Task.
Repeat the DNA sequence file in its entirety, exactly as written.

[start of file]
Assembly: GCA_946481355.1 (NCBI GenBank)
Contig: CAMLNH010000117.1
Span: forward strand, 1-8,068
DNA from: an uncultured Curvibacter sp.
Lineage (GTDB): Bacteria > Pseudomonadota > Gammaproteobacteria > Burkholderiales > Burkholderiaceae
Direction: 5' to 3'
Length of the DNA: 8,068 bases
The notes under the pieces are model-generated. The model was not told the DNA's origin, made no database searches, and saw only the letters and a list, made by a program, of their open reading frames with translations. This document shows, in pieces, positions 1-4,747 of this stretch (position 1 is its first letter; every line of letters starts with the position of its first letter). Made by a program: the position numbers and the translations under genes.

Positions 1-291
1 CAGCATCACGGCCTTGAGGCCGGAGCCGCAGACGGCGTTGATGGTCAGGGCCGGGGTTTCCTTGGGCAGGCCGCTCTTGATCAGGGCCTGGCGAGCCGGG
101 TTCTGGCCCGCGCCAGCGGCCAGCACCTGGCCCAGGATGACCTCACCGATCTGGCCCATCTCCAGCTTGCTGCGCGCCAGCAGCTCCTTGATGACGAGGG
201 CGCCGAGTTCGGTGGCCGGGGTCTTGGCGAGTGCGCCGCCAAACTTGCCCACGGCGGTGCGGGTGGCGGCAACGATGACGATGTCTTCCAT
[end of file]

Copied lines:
Assembly: GCA_946481355.1 (NCBI GenBank)
Contig: CAMLNH010000117.1
Span: forward strand, 1-8,068
DNA from: an uncultured Curvibacter sp.
Lineage (GTDB): Bacteria > Pseudomonadota > Gammaproteobacteria > Burkholderiales > Burkholderiaceae
Direction: 5' to 3'
Length of the DNA: 8,068 bases
The notes under the pieces are model-generated. The model was not told the DNA's origin, made no database searches, and saw only the letters and a list, made by a program, of their open reading frames with translations. This document shows, in pieces, positions 1-4,747 of this stretch (position 1 is its first letter; every line of letters starts with the position of its first letter). Made by a program: the position numbers and the translations under genes.

Positions 1-291
1 CAGCATCACGGCCTTGAGGCCGGAGCCGCAGACGGCGTTGATGGTCAGGGCCGGGGTTTCCTTGGGCAGGCCGCTCTTGATCAGGGCCTGGCGAGCCGGG
101 TTCTGGCCCGCGCCAGCGGCCAGCACCTGGCCCAGGATGACCTCACCGATCTGGCCCATCTCCAGCTTGCTGCGCGCCAGCAGCTCCTTGATGACGAGGG
201 CGCCGAGTTCGGTGGCCGGGGTCTTGGCGAGTGCGCCGCCAAACTTGCCCACGGCGGTGCGGGTGGCGGCAACGATGACGATGTCTTCCAT